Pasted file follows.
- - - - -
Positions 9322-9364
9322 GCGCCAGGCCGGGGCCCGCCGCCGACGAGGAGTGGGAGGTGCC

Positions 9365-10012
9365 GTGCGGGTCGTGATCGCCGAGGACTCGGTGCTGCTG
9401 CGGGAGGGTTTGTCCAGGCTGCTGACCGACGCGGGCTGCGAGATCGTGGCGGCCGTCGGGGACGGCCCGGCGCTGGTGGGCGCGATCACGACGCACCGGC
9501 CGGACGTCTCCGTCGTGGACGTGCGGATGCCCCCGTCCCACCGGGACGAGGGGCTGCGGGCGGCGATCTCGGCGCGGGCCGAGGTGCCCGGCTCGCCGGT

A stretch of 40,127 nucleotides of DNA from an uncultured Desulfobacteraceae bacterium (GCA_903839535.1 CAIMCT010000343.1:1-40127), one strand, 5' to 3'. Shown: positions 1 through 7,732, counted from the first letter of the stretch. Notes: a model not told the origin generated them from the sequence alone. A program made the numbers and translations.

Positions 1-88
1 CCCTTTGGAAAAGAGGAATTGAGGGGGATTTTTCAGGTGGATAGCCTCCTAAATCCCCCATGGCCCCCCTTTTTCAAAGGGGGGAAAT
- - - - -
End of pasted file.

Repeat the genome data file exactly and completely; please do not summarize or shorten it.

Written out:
Positions 9322-9364
9322 GCGCCAGGCCGGGGCCCGCCGCCGACGAGGAGTGGGAGGTGCC

Positions 9365-10012
9365 GTGCGGGTCGTGATCGCCGAGGACTCGGTGCTGCTG
9401 CGGGAGGGTTTGTCCAGGCTGCTGACCGACGCGGGCTGCGAGATCGTGGCGGCCGTCGGGGACGGCCCGGCGCTGGTGGGCGCGATCACGACGCACCGGC
9501 CGGACGTCTCCGTCGTGGACGTGCGGATGCCCCCGTCCCACCGGGACGAGGGGCTGCGGGCGGCGATCTCGGCGCGGGCCGAGGTGCCCGGCTCGCCGGT

A stretch of 40,127 nucleotides of DNA from an uncultured Desulfobacteraceae bacterium (GCA_903839535.1 CAIMCT010000343.1:1-40127), one strand, 5' to 3'. Shown: positions 1 through 7,732, counted from the first letter of the stretch. Notes: a model not told the origin generated them from the sequence alone. A program made the numbers and translations.

Positions 1-88
1 CCCTTTGGAAAAGAGGAATTGAGGGGGATTTTTCAGGTGGATAGCCTCCTAAATCCCCCATGGCCCCCCTTTTTCAAAGGGGGGAAAT